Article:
And I heard, as it were, the noise of thunder

The last week has been pretty uneventful, overall—I’ve been working on an iPad portal for one of our work clients, adding more functionality to Party Bus (I took it to the Thursday Hackathon for testing), and so on—until 8:06 last night, when a friend called to ask if we’d heard a loud explosion a moment ago. We hadn’t, but a lot of people on Twitter had. Soon, Reid had set up a map for people to track what they heard, and I hopped online to see if I could help.

We quickly discovered that while Google Maps does allow real-time collaboration, it’s not the best platform for a couple hundred people, many without prior experience editing maps, to be using all at once. People kept changing the map title and description. The map sometimes failed to load an edit button, and even once you hit edit, the controls could be confusing. Folks left comments with their location and experience, which Reid added to the map manually (not a terrible option, but inefficient).

Twelve hours later, we have a pretty good idea of where the sound was, and what it sounded like from different parts of Portland, but there’s still no real explanation. My favorite plausible explanation is that it was an earthquake boom, sort of a shallow quake we can hear but doesn’t produce a noticeable tremor for the seismograph. My favorite fictional explanation is that we’re in an episode of Fringe where everyone is about to find out we’re colliding with a parallel universe.

I really would like to know what caused it, but I also think this made an interesting demo for crisis information-gathering. If it had been something like a chemical leak, where these sort of point-by-point reports could be really helpful, we absolutely need a better mapping system. And we need it to be already in place when people hop online to find out what happened and ask their friends what they heard or saw, because people are most enthusiastic and interested in helping immediately after the incident. There was some activity around that at CrisisCampPDX with wanting to set up a preparedness Crisis Wiki, but we could do much more to get a good toolset in place now.

About these ads

12 responses to “And I heard, as it were, the noise of thunder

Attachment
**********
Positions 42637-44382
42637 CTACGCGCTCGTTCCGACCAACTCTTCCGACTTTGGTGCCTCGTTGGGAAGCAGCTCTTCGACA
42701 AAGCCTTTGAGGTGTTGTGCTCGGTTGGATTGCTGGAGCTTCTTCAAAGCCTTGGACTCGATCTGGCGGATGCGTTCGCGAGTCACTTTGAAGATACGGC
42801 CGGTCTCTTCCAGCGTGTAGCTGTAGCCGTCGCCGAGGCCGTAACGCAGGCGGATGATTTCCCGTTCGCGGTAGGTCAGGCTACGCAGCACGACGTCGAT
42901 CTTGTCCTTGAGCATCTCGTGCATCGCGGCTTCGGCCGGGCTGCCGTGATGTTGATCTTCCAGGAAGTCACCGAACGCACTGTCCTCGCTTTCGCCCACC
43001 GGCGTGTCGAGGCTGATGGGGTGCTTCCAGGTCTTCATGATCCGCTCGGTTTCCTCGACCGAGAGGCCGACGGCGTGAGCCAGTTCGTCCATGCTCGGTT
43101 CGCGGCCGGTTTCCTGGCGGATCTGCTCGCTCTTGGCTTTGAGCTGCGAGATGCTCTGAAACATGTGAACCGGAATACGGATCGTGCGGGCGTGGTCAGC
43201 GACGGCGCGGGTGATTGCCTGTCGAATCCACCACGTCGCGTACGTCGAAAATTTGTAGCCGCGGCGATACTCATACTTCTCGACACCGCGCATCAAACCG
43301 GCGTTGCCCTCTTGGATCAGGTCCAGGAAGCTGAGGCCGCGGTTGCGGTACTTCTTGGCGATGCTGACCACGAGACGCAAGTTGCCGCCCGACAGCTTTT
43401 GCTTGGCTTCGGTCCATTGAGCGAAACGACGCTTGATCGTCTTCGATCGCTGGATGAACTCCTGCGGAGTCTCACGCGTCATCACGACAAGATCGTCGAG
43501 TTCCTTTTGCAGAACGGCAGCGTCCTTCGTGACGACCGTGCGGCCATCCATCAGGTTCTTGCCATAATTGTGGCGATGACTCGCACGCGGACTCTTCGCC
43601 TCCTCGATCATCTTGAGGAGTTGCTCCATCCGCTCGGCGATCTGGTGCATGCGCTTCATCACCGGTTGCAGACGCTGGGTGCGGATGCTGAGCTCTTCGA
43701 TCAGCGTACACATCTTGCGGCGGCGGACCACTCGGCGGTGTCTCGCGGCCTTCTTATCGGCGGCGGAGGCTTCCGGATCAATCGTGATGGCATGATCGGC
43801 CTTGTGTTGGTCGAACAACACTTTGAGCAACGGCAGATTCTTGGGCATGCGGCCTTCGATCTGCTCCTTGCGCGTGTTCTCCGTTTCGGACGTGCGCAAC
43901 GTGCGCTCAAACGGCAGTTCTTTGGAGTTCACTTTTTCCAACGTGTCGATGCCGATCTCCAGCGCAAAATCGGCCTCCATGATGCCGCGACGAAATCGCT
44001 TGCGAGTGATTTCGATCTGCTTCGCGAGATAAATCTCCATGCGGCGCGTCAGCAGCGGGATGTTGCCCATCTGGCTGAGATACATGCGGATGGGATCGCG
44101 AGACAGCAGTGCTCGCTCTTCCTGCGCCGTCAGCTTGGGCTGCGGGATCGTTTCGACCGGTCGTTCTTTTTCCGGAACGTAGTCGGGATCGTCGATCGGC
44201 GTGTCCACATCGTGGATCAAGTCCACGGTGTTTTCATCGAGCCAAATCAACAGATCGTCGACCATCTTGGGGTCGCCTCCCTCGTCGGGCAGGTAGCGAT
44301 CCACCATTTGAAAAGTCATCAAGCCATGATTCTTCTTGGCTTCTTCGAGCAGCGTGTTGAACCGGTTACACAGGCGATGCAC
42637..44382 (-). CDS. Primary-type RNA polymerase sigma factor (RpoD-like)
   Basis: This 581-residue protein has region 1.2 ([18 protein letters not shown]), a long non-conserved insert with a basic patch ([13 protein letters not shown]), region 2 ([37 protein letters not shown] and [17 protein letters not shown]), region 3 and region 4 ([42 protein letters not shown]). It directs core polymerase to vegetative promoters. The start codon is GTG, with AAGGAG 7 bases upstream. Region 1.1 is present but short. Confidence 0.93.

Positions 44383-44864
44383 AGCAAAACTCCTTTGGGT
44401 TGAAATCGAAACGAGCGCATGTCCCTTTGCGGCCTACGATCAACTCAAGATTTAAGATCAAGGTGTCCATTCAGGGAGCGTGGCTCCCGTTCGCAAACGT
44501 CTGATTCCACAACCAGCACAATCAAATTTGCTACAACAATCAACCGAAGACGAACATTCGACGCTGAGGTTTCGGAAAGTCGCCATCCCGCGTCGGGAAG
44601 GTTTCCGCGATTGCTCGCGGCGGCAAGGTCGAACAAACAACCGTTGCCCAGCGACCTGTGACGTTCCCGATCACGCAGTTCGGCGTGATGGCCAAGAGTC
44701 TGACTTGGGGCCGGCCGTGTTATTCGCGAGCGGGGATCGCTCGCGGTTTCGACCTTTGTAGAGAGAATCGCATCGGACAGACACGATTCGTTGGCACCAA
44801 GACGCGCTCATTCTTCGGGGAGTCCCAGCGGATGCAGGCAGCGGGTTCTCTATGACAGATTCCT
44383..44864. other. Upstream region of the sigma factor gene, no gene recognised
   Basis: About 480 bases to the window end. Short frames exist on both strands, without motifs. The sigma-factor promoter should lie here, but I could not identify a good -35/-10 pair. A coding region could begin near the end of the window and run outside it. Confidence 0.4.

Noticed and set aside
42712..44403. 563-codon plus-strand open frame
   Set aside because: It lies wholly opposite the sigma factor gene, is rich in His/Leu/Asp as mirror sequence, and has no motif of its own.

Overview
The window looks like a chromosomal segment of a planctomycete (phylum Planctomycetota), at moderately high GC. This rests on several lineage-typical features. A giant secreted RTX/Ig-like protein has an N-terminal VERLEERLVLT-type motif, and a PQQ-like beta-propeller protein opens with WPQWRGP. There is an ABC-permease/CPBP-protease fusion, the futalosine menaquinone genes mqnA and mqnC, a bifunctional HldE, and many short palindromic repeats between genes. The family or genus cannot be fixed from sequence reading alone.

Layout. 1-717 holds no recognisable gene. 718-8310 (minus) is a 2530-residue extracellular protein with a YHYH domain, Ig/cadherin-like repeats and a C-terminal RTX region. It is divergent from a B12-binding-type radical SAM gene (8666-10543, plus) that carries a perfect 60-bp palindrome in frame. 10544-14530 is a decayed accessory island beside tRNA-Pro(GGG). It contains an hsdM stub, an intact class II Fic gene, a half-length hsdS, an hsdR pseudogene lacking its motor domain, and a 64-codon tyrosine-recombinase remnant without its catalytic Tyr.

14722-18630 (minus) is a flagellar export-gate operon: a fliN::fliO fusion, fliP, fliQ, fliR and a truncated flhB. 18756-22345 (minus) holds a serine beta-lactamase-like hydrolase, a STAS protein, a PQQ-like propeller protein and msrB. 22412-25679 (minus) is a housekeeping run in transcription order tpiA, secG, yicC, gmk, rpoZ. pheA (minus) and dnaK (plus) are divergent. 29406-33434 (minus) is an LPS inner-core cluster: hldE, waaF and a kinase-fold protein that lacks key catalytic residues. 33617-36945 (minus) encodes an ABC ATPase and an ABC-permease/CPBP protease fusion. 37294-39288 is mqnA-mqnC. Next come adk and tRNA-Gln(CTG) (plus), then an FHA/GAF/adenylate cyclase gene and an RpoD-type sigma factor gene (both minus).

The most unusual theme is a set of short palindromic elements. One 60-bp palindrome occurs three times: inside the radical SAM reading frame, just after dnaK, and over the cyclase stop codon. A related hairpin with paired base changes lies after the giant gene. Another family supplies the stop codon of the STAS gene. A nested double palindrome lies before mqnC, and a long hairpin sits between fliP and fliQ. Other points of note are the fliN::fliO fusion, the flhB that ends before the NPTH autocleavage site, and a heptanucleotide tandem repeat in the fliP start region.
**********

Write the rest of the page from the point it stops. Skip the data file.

1. I agree it was an excellent event to watch a group response with. The number of people making contributions was fascinating. The types of contributions I observed are: local reporting, assembling a data gathering tool, a summary of data so far, and suggesting possible explanations or unusual sources of information.

  2. Steven Walling

    An update from Oregonlive says it was a large pipe bomb, and that the sound was amplified by the location and weather conditions.

  3. Pretty impressive how far the sound traveled, even with the hills and cloud cover to reflect it.

  4. The map was an amazing use of Google — I still think the concentration of tags in central SE is more of a reflection of the concentration of Twitterers and Social Media geeks, but the information was still valid, if anecdotal.

    As with any new tech, it wasn’t perfect, but it was enlightening.

  5. Pingback: Boom! Tweets & Maps Swarm to Pinpoint a Mysterious Explosion | HERTZ RENTAL

  6. Pingback: Boom: Tweets & Maps Swarm to Pinpoint a Mysterious Explosion

  7. Pingback: Boom! Tweets & Maps Swarm to Pinpoint a Mysterious Explosion | Tech News

  8. Pingback: BLOG CELLA » Blog Archive » Boom! Tweets & Maps Swarm to Pinpoint a Mysterious Explosion

  9. Pingback: RSSguru.com | ReadWriteWeb | Boom! Tweets & Maps Swarm to Pinpoint a Mysterious Explosion

  10. Pingback: the hive » Boom: Tweets & Maps Swarm to Pinpoint a Mysterious Explosion

  11. Kirsten Comandich

    I like the title of your post. ;)

  12. As I casually followed this last night, I didn’t think it would amount to anything. But thanks to you, Ried, & Aaron the mystery is solved. I so hope the emergency managers take note of this “test” of real-time crowdsourcing. Good job!